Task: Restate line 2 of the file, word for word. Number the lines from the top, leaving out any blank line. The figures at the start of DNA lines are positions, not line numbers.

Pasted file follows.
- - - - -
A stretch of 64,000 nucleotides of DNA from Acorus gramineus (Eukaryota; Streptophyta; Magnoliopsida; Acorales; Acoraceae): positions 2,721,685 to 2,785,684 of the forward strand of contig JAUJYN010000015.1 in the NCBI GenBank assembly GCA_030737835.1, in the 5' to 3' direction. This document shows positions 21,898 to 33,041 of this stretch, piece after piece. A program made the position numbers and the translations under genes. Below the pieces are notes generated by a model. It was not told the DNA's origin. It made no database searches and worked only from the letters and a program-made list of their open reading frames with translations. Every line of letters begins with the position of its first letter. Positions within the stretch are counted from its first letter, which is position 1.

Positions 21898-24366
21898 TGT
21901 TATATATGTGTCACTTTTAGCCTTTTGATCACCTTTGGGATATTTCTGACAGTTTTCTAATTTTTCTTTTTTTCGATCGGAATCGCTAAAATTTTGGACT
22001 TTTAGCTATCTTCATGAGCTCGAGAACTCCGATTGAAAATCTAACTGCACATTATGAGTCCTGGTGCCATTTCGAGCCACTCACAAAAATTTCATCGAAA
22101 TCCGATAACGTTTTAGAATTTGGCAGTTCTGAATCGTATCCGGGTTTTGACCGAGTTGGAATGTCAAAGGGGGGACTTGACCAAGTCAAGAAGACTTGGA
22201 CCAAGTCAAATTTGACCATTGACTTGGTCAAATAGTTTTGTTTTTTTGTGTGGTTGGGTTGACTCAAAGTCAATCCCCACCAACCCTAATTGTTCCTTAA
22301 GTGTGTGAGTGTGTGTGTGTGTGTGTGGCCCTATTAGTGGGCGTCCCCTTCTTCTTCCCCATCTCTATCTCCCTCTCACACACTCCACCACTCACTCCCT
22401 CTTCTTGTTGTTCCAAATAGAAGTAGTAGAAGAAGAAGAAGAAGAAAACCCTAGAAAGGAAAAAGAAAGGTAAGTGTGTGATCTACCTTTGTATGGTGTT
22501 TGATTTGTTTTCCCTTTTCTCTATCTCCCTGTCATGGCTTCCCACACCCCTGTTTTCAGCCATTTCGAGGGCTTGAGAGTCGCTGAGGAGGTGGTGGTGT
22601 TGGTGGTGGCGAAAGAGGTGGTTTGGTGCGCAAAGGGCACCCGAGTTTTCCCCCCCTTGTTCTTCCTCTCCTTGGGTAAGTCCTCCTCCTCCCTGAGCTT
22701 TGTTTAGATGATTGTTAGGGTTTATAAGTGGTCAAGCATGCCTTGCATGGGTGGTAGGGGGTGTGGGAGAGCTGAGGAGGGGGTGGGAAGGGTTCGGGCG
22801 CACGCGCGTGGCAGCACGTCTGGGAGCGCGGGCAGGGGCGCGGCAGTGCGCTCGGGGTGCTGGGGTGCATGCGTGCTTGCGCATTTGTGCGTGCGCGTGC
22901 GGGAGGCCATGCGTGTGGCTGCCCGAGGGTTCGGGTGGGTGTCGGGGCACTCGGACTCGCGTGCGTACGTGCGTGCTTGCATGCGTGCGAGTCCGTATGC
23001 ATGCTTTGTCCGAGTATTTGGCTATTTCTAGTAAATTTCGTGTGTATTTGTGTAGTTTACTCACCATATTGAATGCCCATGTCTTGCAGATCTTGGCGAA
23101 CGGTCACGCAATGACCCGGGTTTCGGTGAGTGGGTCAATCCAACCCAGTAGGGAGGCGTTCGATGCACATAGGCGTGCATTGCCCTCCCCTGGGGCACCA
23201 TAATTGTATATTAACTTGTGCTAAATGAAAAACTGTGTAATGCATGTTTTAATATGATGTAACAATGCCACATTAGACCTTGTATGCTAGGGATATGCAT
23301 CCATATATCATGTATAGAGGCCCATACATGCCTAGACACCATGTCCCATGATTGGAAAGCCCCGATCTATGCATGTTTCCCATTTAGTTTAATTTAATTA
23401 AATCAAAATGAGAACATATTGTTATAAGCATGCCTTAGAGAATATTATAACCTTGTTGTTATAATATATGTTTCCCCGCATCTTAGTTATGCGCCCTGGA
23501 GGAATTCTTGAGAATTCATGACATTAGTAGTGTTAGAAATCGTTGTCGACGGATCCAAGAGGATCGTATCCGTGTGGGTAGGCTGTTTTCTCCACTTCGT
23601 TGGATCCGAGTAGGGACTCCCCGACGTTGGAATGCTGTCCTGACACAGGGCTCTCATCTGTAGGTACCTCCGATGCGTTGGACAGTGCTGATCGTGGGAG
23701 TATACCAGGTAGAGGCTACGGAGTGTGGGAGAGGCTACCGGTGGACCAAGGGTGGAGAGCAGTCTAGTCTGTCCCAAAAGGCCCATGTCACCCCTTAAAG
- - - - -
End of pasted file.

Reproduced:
Positions 21898-24366